MOFs are promising materials for heterogeneous catalysis and our research team is investigating how particular structural motifs can be incorporated into the design of MOFs to develop new or more efficient catalysts. This work extends from garnering new fundamental insight into MOF-supported molecular catalysts, through new MOF catalysts and finally using MOFs as templates for catalysis. Techniques such as post-synthetic metalation (see our review of this area) are important to preparing new catalysts and we have purpose-built catalytic testing facilities for examining gas phase catalysis.
SCXRD studies of catalysts - reactive species and reaction intermediates
Through our work on flexible MOFs we discovered a material capable of undergoing quantitative post-synthetic metalation with retention of single crystallinity. As such, this materials enables structural insight to be readily garnered into metal centred reactions occurring int the protective pore environment of the material. This has allowed us to study catalytic reactions in the MOF and to trap unusual or reactive species. These insights can help with the design of other MOF or heterogeneous catalysts.
The original report of this work is:
Capturing snapshots of post-synthetic metallation chemistry in metal-organic frameworks, Nature Chemistry, 2014, 6, 906-912.
Some recent contributions include:
Mapping-out catalytic processes in a metal-organic framework with single-crystal X-ray crystallography. Angewandte Chemie - International Edition, 2017, 56, 8412-8416.
Protecting-group-free site-selective reactions in a metal-organic framework reaction vessel. Journal of the American Chemical Society, 2018, 140, 6416-6425.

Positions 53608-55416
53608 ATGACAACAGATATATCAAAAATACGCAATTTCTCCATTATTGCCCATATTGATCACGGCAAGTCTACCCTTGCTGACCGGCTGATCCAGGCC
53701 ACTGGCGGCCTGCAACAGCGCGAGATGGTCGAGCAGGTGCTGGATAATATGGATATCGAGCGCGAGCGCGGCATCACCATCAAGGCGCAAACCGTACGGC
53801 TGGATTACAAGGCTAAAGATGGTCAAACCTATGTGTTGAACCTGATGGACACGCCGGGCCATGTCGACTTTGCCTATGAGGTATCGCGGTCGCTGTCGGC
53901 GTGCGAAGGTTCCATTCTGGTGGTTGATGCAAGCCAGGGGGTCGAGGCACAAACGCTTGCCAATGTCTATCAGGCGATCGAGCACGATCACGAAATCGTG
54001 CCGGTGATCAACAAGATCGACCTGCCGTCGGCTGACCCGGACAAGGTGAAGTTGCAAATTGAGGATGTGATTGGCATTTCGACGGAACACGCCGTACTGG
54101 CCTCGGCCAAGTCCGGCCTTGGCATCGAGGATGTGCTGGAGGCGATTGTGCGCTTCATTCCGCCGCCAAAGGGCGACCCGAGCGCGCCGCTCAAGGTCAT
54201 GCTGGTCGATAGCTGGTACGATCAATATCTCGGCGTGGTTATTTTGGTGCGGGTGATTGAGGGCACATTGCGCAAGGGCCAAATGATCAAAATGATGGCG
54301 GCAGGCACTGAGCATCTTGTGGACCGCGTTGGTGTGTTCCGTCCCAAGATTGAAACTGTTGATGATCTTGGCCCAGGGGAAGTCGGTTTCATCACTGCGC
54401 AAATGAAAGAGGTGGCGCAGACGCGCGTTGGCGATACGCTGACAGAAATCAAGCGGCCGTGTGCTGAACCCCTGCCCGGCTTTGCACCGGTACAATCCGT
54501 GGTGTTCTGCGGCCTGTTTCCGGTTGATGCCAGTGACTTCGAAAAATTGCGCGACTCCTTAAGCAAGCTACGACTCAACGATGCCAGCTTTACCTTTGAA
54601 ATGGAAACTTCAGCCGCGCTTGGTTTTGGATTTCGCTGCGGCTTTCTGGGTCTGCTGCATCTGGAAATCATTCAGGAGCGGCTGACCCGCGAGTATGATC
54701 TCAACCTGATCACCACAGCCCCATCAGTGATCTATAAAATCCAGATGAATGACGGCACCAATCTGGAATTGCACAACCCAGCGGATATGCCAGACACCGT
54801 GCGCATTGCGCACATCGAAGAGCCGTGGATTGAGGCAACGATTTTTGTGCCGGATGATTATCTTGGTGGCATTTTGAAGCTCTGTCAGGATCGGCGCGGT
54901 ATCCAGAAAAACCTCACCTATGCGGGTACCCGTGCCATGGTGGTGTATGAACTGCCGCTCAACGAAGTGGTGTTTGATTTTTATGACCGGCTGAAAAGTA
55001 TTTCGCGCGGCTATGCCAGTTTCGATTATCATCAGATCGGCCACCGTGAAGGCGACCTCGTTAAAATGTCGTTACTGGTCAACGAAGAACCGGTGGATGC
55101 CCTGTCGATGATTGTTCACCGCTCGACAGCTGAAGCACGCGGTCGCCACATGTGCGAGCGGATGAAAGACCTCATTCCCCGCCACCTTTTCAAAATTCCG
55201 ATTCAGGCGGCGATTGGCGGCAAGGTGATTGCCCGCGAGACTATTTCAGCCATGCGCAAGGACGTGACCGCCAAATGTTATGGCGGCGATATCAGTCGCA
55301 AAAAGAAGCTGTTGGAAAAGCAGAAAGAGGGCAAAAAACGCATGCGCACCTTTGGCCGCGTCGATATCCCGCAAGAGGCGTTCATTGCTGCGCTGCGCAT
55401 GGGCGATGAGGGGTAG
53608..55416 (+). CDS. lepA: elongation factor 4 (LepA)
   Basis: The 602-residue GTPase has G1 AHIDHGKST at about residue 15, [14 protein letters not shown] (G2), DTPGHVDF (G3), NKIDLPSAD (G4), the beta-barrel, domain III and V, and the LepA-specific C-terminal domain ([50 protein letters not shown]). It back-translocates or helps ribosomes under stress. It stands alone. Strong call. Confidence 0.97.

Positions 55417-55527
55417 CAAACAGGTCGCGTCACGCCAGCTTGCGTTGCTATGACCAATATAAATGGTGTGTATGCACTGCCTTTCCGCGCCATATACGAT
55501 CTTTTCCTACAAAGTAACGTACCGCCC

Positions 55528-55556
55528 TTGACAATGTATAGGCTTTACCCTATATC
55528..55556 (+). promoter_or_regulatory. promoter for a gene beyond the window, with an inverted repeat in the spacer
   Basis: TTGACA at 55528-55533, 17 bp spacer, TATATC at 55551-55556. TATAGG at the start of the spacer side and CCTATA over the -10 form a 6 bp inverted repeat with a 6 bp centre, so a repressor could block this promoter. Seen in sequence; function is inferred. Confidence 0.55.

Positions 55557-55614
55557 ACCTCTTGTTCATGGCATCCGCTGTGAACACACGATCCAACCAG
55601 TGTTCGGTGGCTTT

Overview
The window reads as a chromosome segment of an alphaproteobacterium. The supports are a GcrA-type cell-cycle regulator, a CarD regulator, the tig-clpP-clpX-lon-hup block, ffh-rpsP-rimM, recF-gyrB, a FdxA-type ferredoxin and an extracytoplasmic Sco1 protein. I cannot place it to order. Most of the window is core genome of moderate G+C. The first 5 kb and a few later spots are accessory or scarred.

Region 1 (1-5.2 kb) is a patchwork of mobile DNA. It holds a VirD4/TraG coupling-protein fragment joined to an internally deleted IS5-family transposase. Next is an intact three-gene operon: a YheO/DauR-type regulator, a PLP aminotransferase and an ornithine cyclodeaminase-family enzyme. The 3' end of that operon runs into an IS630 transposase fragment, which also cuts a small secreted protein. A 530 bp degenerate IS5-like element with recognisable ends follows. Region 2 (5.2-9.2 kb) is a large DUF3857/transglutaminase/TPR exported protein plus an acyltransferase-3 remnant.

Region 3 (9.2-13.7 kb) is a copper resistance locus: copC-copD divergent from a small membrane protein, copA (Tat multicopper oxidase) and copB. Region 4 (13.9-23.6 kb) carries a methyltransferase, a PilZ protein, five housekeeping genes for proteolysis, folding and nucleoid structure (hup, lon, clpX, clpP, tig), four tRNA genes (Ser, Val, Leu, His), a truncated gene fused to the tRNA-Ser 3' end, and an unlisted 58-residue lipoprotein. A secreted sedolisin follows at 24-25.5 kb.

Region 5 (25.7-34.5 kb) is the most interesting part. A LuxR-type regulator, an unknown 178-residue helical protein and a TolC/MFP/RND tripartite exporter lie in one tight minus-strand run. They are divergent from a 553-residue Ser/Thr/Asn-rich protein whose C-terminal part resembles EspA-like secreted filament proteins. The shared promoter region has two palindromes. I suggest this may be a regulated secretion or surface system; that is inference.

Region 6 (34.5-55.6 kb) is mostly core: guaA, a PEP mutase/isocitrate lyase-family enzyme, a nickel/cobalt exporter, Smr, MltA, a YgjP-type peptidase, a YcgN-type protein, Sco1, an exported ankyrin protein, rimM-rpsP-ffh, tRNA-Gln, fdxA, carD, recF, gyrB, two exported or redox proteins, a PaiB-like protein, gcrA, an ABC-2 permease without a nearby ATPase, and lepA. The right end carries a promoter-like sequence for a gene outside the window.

Due to having a modular approach to construction, the structures and functionality of MOFs can be systematically modified. This chemical mutability, in conjunction with large pore volumes and high surface areas, has particularly earmarked MOFs as promising materials for heterogeneous catalysis. We have directed much of our efforts to heterogenising known homogenous catalysts by designing MOFs with diols, cyclometalation sites, and heterocyclic donors, with potential for post-synthetic or concommitant metalation.
Some contributions include:
Control of framework interpenetration for in situ modified hydroxyl functionalised IRMOFs, Chemical Communications, 2012, 48, 10328-10330.
A 3-D diamondoid MOF catalyst based on in situ generated [Cu(L)2] N-heterocyclic carbene (NHC) linkers: hydroboration of CO₂, Chemical Communications, 2014, 50, 11760-11763.
Influence of nanoscale structuralisation on the catalytic performance of ZIF-8: a cautionary surface catalysis study. CrystEngComm, 2018, 20, 4926-4934.
MOF-derived materials as catalysts
The chemical mutability and structural diversity of MOFs allows the preparation of materials with precise composition and spatial arrangements. These MOF materials can serve as templates to synthesise catalysts with unique morphologies.
A recent contribution is:
Highly active catalyst for CO₂ methanation derived from a metal organic framework template. Journal of Materials Chemistry A, 2017, 5, 12990-12997.